Sexuality, like our bodies, is a real thing. However, the two are not mutually dependent. Privileged are those who are born with bodies that comply with societal norms of sexuality. The problem is, like many things, societal norms became misconstrued to be “natural” or “normal”.
When language was evolving, “male” and “female” were words “we” came up with, based on our body types. It was still early days for our civilization. Our imagination, like our language, was limited. We couldn’t think beyond what we saw (except for religion, where everything was founded on faith and not evidence). The Earth was believed to be the centre of the universe, as it fitted well with our mundane observations. But this Geocentric Theory couldn’t explain the retrograde motion of some planets. Did that mean those planets were not “normal”? Probably not. It meant that our theory wasn’t right. And that’s what Galileo proved when he revived the Heliocentric Theory (already proven by Copernicus) by observing the motion of Jupiter’s moons. The Earth was not the centre of the universe, after all.
Unfortunately, the notion of our bodies/physical attributes defining our gender/sexuality hasn’t been dismissed yet. But it cannot explain why some people feel differently about their sexuality and gender, despite the bodies they are born with. The fact that our sexuality could be as much in our “minds” as our bodies, is still as controversial a concept as the Heliocentric Theory was back then. The Church had silenced Galileo through torture and refused him a proper burial after his death. And many countries/societies are trying to silence the LGBT community even now, by denying them the respect and legal status their identities/relationships deserve.
In debates with my contemporaries and the older generation, one thing has always come up. “Marriage should be between a man and a woman, because only a man and a woman can procreate”. Well, I know many man-woman couples who don’t want to (or can’t) procreate. Does it make them any less a “married” couple in the eyes of law or society? Moreover, since when has “procreation” become the main/defining criterion for a marriage or relationship?
Then, there are those who say that a child needs a father and a mother. Of course! But what has that got to do with gender? A man can be as good a mother as a woman can be a father. Aren’t single parents all over the world proving just that by playing both roles?
Another concern was for “what we are teaching our children”. Apparently, if we legalise homosexual marriages, we may be encouraging our children to “become” homosexuals. Well, why would anyone want to become something they are not, just because it’s legal? Do we not realise that it’s our identities we are talking about? Would we casually wake up one morning and change our identities, just because it’s legal? If our children are homosexuals…well, they are homosexuals. Nothing less. Nothing more. And if they are so, why would they be any less in the eyes of law?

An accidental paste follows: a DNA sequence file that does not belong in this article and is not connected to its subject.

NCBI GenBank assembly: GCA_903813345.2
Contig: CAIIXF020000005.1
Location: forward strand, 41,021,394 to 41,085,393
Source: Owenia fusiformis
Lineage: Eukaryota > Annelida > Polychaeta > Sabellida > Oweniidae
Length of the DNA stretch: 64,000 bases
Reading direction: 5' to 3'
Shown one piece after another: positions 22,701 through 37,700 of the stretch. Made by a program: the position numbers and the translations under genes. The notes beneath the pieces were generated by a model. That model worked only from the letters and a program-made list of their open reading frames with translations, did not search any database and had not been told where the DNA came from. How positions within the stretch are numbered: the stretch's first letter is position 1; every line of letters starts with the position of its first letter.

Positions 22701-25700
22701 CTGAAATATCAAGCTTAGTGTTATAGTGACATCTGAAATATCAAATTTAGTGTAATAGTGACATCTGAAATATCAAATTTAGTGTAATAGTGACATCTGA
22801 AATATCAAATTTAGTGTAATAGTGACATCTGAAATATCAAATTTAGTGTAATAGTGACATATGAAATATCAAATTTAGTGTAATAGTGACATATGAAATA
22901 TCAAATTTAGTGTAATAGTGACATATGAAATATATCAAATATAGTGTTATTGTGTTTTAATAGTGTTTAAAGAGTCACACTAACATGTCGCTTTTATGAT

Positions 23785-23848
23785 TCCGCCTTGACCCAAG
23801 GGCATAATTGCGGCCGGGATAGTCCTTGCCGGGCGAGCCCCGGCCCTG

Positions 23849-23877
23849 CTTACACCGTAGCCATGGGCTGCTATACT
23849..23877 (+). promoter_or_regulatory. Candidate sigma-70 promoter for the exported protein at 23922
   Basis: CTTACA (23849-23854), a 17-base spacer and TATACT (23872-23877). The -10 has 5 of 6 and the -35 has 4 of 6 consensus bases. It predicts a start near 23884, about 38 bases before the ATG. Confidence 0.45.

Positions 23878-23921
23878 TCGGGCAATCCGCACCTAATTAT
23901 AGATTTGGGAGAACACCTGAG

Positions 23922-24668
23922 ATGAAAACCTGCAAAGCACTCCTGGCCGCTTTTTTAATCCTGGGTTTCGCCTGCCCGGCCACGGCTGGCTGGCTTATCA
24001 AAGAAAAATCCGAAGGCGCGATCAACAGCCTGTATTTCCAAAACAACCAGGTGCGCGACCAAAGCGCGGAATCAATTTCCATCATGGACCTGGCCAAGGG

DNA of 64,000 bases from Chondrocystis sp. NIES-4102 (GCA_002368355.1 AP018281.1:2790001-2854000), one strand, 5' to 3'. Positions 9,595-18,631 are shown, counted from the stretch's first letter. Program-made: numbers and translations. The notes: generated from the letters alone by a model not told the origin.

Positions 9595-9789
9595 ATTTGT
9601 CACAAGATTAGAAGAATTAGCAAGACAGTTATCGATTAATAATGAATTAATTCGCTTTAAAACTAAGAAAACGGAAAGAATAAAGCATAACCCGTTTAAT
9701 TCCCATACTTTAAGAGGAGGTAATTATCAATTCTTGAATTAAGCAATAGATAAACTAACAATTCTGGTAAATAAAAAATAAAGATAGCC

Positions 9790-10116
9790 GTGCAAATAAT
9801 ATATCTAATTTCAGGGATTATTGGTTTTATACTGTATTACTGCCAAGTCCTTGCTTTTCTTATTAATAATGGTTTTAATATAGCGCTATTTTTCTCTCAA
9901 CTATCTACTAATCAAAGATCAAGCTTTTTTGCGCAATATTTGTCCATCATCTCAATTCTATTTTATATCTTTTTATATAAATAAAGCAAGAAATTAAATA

This is how I tried to explain it to an elderly male relative of mine….Imagine, everyone around you is calling you a “woman”. Would that change the fact that you believe/feel you are a man? That’s what many people feel like when they are born with bodies that don’t align with how they feel about themselves. Society’s perception cannot dictate their identities. A body is a body. A mind is a mind. Who are we to decide which mind should live in which body…and which type of mind/body should be sexually attracted to which type? Isn’t that the most fundamental denial of “freedom of choice”?
Moreover, if living together (and having children) without getting married (de-facto relationships) is legal in our country….why would same-sex marriages be deemed illegal? Both are forbidden by religion. Then why criminalise only one?
Ultimately, legalising something does not mean we are forced to adopt/practise it! Isn’t that common sense? It simply means that those who want to adopt it, can, without feeling like criminals. And those who don't believe in it...well, are free to marry people of the opposite gender (or not attend/support same-sex marriages, if they are so inclined).
And so, as Australia stands on the threshold of a (potentially) history-making, life-changing new beginning, am proud to say that I voted “yes”.